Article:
IR Reverb Comparisons
I published an article on IR reverb and deconvolution comparisons on my blog. Quite a few people found it useful and Miguel thought it would a good idea to share it with the rest of the community who aren’t on Twitter. If you aren’t on Twitter, join now! The sound community is nothing short of fabulous.
After my previous post on recording and mangling IRs, I decided to find a way to use the sweep I recorded for Altiverb in other convolution reverb plugins. I also thought it would be a good opportunity to compare the sound of these plugins and listen to how differently they deconvolve sweeps. The list of plugins include:
This is not a comparison of their features but of how each one of them sound.
The Altiverb sweep generator produces a sweep with a start and end beep (which it uses for identification). Since most other deconvolution tools don’t recognize these beeps, I created two versions of the sweep – one with the beeps and one without and normalized them to -0.3dBFS. The recorded sweep at the venue also included broadband noise and AC hum, which Altiverb’s processor did a good job of neglecting. The other plugins weren’t as good and included the noise along with the impulse. To make the comparison easier I used some amount of noise reduction on both versions of the recorded sweep.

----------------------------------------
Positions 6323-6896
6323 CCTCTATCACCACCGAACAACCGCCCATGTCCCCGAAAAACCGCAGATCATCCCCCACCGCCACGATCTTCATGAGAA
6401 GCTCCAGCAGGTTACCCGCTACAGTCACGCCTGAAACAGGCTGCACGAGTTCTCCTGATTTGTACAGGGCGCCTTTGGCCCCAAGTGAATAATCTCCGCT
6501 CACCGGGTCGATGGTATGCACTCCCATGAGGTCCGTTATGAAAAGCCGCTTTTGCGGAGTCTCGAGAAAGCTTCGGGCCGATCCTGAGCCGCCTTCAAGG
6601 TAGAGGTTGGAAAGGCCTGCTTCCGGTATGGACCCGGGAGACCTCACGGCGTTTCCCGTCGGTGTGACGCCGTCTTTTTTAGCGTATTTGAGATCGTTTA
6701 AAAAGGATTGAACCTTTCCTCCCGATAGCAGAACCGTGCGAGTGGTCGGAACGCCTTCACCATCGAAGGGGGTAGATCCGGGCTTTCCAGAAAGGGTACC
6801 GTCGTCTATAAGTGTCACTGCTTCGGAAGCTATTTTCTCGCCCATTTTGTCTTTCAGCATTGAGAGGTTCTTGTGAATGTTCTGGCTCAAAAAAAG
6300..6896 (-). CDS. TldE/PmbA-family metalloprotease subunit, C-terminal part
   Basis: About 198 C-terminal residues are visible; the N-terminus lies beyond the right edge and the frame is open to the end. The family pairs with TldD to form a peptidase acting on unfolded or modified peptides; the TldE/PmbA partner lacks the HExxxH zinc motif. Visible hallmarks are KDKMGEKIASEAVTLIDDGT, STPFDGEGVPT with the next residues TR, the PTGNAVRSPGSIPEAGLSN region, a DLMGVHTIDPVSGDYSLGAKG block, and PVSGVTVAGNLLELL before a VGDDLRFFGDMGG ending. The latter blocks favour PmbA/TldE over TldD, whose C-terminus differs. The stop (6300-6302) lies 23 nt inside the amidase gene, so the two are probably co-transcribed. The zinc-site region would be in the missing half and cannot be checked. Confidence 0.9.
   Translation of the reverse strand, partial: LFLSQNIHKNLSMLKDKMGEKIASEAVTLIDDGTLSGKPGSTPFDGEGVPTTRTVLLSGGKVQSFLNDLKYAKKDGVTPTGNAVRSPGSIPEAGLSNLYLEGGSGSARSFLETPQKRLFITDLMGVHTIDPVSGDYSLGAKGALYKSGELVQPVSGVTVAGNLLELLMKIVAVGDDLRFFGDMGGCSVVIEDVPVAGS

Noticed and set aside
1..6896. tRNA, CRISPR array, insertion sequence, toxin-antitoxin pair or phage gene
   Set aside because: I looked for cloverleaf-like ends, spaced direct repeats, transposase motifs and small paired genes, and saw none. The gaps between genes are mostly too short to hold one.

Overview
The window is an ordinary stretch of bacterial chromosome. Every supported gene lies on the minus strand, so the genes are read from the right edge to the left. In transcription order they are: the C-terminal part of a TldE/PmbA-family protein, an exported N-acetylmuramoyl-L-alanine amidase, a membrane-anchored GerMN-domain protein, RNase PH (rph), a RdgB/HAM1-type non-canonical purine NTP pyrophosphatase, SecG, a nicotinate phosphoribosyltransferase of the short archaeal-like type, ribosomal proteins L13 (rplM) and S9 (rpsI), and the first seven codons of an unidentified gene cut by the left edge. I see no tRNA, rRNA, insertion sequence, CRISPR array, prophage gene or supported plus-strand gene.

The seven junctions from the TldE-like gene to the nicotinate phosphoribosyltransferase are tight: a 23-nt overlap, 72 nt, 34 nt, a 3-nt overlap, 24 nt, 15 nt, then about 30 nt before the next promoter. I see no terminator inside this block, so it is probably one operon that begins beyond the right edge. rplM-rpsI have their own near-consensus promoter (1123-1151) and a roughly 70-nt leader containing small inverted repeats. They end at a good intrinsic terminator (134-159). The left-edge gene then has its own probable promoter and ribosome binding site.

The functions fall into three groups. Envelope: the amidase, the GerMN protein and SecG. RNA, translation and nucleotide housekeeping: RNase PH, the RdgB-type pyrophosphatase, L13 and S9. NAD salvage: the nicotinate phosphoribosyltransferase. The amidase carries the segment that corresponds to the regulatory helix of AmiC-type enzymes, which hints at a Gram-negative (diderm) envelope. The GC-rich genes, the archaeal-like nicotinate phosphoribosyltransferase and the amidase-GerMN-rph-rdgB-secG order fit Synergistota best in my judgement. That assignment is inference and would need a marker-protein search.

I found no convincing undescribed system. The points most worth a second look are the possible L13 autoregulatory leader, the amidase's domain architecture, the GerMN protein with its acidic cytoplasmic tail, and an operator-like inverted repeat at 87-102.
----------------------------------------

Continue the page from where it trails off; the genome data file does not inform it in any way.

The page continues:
1. AudioEase Altiverb:
AudioEase’s IR Pre-Processor needs to be used to deconvolve a sweep that is usable in Altiverb. The process is very simple – select a folder with the recorded sweep (make sure they are stereo-split SDII files), an output folder (your Altiverb preset folder), an input description file (in this case, “Sweeps, not to be equalized”) and hit “Process”. Re-scan your IR directory in Altiverb and it should show up.
Here’s what the sweep recorded at the venue for Altiverb sounded like (with beeps, noise reduction and normalization). Make sure you aren’t monitoring too loud:
Continue reading and listening here.